Hello! I haven't posted to Dev.to in a while. I have been learning more about Devops, Devsecops, and how I want to navigate my cybersecurity career.
I did some hands-on CI/CD by setting up my own pipeline in my local hosted Virtual Machines. This is sort of my documentation of what I did, a tutorial for others, but more importantly to guide my future self should I want to build something like this again.
To preface, I am a cybersecurity student from Singapore. Apart from school projects, internships, and a couple of side hustles, I do not have true web development/ system adminstration experience in a real-world, large scale production environment. My information may not be 100% accurate; I may be deviating from best practices. Nevertheless, I know that it works. I couldn't find information on this specific permutation of Gitlab and Docker so I hope my sharing would be useful for others who want to build something similar. Let me know if there's anything I could have done better!
The infrastructure is actually very simple. It's just 2 docker containers running inside an ubuntu VM. You could even run the 2 docker containers inside Windows. Just need to configure slightly differently. The containers are even pulled from Dockerhub. What made this difficult for me was the configuration files. There's small details that I had to dig from several sources to get my pipeline working.
If running in a VM, you might want to allocate more resources. My Gitlab was quite laggy. I suspect its hardware ... If your Gitlab starts becoming unresponsive, just restart the machine. Avoid pausing the VM too.
Apart from that, you just need Docker.
It's very simple with apt on Ubuntu. Steps here
You could also use Docker Desktop for a GUI process however most guides and documentation online give steps through CLI so I used CLI too.
After installing Docker, you might realise that most Docker commands require sudo. If you do not want to keep typing in sudo:
sudo usermod -aG docker $USER
HOWEVER this opens up a privilege escalation security vulneraibility. This entire write up is for home testing and learning. This is NOT for production.
That's all! On to the actual installation of Gitlab!
Gitlab has a CE and EE version (community and enterprise). Both are free to download. I used the EE version. Download the Gitlab EE image from Dockerhub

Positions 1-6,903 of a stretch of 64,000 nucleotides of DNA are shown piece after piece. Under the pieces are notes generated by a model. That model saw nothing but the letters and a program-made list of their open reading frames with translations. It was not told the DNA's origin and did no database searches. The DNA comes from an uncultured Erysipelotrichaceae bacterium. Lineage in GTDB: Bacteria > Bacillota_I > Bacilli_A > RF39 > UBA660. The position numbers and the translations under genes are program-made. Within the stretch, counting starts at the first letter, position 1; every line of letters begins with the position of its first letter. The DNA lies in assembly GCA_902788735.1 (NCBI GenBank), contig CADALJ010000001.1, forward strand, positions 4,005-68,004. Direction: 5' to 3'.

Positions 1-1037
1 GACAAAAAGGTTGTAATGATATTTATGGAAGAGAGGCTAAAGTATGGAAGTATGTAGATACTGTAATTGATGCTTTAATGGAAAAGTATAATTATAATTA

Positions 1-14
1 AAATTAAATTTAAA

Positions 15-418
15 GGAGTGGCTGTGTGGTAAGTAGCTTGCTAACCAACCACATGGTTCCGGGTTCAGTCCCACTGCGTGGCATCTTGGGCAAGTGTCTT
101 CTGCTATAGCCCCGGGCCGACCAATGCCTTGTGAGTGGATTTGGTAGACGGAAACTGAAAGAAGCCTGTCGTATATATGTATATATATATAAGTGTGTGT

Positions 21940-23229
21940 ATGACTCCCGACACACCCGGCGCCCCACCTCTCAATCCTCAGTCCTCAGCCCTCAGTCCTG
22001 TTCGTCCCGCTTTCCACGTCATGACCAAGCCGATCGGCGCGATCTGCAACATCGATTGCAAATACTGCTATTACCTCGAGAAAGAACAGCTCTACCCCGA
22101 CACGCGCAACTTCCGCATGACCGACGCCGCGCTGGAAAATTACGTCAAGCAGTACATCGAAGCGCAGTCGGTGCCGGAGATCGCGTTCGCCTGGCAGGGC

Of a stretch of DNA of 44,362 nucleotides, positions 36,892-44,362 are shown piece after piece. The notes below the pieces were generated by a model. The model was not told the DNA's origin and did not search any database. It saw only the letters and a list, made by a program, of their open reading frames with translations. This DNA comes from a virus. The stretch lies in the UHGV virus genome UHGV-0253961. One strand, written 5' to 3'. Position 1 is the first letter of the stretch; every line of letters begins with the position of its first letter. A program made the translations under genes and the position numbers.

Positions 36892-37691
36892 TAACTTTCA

docker pull gitlab/gitlab-ee
In a Gitlab CI/CD pipeline, there are jobs. Different machines can run the jobs in whatever permutation needed for load balancing and scaling. I'm not very clear on this feature of Gitlab CI/CD but I know that to run a job you need a runner. As quoted in Runner documentation,
For security and performance reasons, you should install GitLab Runner on a machine that is separate to the machine that hosts your GitLab instance
I'm not too sure about the specifics, but I just wanted a single runner to run a simple pipeline. Based on this thread, it seems okay for my use case to run both the Gitlab container and the Runner container on the same machine.
So that's what I did.
docker pull gitlab/gitlab-runner
Now this is the part where I couldn't find a single source of answers.
From Gitlab documentation, first create a directory for the Gitlab files:
Then create a file named
docker-compose.yml (actually you can name it anything you want but this step makes some processes more convenient). Docker compose files allow you to write whatever configuration you want before running the container. Multiple containers can be run with one single compose file too. But I'm not too sure about the best practices of this. I believe IAC tools such as Ansible can be used too but for my testing I just used one compose file for one container.
I don't remember exactly what each config is for but I can roughly explain a few key ones:
volumes this is to make storage persistent
restart I think this is to run the container on boot
ports apart from the common ports, I believe port 8093 is for session_server.
shm_size the Gitlab app is very resource heavy so apparently this increases RAM allocation... I think
Next, in a separate directory, create another
Then in the Gitlab container directory and the Runner directory:
docker compose up -d
Gitlab takes some time to start. To see the status of the containers:
Next, you need to access the Gitlab app's config files. You could try open an editor within the container or do what I did lol. Install the docker extention in VS code.
etc/gitlab/gitlb.rb and look for the
external_url. For home testing/learning you can use your own IP address.
hostname -I. Read here
If everything goes well, open your web browser and enter your IP address. You should see the Gitlab login. The default username should be
root while the password can be found in
etc/gitlab/initial_root_password. You can change the password through the web GUI afterwards. Once logged in, click click click ~ create your project.
The Gitlab app guides you on the runner registration. Just click new runner registration and follow the steps. Allow the runner to run untagged jobs. This is just for convenience. Next screen shows you the steps to continue.
To run commands in the Runner app:
docker exec -it gitlab-runner bash
With that, you can start testing your CI/CD pipeline script! Perhaps try some devsecops tools. Snyk? Synopsys?
Thank you for reading my post :) I am still learning so please let me know if I can do this better! I might just be spreading misinformation lol